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What Information Must Self-Employed Taxpayers Provide in an IRS Audit?

 Posted on July 31, 2022 in Tax Audits

san jose tax lawyerThe U.S. tax system is complex, and there are a variety of issues that could trigger tax audits by the IRS, potentially leading to penalties. Audits can be a significant area of concern for people who are self-employed or who own small businesses. In these situations, it is important to understand the information that a taxpayer will need to provide to the IRS and the issues that may be raised during an audit.

Audit Information Related to Profits, Losses, Deductions, and Expenses

During an audit, the IRS may request a variety of records or other information that supports the information reported on a tax return. These records may be related to:

  • Income - All forms of income that a person earns must be reported to the IRS. It is important for self-employed taxpayers to maintain accurate records of all sources of income. This can sometimes be difficult for those who regularly conduct cash transactions. Large deposits into a bank account or major purchases made using cash may be reviewed by the IRS, and a taxpayer will usually need to provide documentation showing how these amounts were earned.

  • Profits and losses - A self-employed person is expected to operate their business with the intention of earning a profit. With a few exceptions, a business that reports a net loss in at least 3 years out of a 5-year period may be considered by the IRS to be a non-profit hobby rather than a for-profit business, and this may affect the owner’s ability to deduct their losses. A taxpayer may need to provide records showing that they intend to operate a for-profit business and that they rely on the business to earn a sufficient income. Records accounting for losses may be provided, and a person may be able to show that these losses involved start-up costs or circumstances that were beyond their control.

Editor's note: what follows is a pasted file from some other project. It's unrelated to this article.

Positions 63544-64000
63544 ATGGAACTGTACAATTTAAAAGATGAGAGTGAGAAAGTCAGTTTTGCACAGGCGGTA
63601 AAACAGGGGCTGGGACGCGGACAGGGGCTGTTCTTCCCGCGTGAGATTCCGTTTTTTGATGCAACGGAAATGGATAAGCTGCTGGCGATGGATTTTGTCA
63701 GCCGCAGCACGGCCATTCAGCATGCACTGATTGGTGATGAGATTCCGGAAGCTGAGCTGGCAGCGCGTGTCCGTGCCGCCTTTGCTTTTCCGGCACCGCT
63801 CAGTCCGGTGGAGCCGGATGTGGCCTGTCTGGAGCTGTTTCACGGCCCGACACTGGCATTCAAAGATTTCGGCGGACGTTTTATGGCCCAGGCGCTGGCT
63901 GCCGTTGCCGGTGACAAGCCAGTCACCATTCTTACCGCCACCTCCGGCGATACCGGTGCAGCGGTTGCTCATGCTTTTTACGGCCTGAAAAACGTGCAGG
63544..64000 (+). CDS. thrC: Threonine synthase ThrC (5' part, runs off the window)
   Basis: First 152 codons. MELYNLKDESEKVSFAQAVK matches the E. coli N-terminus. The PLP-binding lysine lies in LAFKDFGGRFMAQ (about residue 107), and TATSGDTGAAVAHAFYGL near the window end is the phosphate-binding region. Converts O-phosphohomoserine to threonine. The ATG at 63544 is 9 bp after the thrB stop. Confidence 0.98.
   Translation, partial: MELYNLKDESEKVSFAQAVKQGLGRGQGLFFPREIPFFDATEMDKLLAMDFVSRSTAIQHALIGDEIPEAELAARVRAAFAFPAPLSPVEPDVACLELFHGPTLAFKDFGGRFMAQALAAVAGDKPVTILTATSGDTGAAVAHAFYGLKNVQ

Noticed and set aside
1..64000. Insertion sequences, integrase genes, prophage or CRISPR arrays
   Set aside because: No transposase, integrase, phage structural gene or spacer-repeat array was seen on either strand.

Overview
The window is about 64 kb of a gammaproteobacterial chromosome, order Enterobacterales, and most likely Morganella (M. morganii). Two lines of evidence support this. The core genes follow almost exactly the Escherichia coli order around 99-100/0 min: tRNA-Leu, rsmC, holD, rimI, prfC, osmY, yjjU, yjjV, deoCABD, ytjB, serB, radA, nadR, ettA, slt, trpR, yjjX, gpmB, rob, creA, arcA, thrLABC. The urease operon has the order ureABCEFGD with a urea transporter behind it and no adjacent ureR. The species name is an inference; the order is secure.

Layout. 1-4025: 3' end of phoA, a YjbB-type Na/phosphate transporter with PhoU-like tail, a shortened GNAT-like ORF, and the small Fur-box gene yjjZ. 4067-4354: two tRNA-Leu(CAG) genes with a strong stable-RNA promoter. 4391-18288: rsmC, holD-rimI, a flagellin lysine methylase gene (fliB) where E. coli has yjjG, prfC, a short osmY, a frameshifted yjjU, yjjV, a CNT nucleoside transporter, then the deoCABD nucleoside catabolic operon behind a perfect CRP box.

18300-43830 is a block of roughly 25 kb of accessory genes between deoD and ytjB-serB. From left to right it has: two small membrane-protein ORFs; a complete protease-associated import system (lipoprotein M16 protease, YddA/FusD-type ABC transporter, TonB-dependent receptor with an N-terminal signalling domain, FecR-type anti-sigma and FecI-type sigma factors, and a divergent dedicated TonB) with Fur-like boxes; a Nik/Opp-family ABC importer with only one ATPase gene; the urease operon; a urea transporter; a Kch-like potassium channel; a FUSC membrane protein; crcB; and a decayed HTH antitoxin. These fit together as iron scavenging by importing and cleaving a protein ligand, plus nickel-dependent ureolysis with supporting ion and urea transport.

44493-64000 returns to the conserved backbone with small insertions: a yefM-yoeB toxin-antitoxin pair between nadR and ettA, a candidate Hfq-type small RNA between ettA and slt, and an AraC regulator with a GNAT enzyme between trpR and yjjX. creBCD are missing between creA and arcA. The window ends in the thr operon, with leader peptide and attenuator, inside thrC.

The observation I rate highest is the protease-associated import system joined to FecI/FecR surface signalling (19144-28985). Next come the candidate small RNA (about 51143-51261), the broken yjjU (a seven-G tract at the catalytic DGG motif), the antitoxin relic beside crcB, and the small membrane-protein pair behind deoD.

• Home office expenses - If a person works out of their home, they will typically be able to deduct certain expenses from their taxes, including utilities, real estate taxes, a certain percentage of rent, insurance, or business-related expenses such as phone or internet service. Alternately, a person may claim a deduction of $5 for every square foot of space in their home used for business purposes, up to a maximum of $1,500. When addressing these expenses during an audit, a self-employed taxpayer may need to provide records showing that expenses were business-related or that space in their home was used exclusively for business purposes.

  • Travel and entertainment expenses - An audit may review deductions for expenses related to travel for business purposes, as well as deductions for meals or entertainment expenses that were related to business activities. A taxpayer may need to provide detailed logs justifying their travel expenses or receipts for meals or other expenses.

Contact Our San Jose, CA Tax Audit Attorney for Self-Employed Taxpayers

In addition to the records described above, a person may need to provide multiple other documents and forms of information to the IRS during a tax audit. Understanding the right way to approach an audit can be difficult, but with the proper preparation, a person can meet all of their requirements and take steps to avoid penalties. At John D. Teter Law Offices, we provide representation for small business owners and self-employed individuals during audits, and we can help determine the best ways to resolve these matters as expeditiously as possible. Contact our San Jose small business tax lawyer at 408-866-1810 to learn more about our services.


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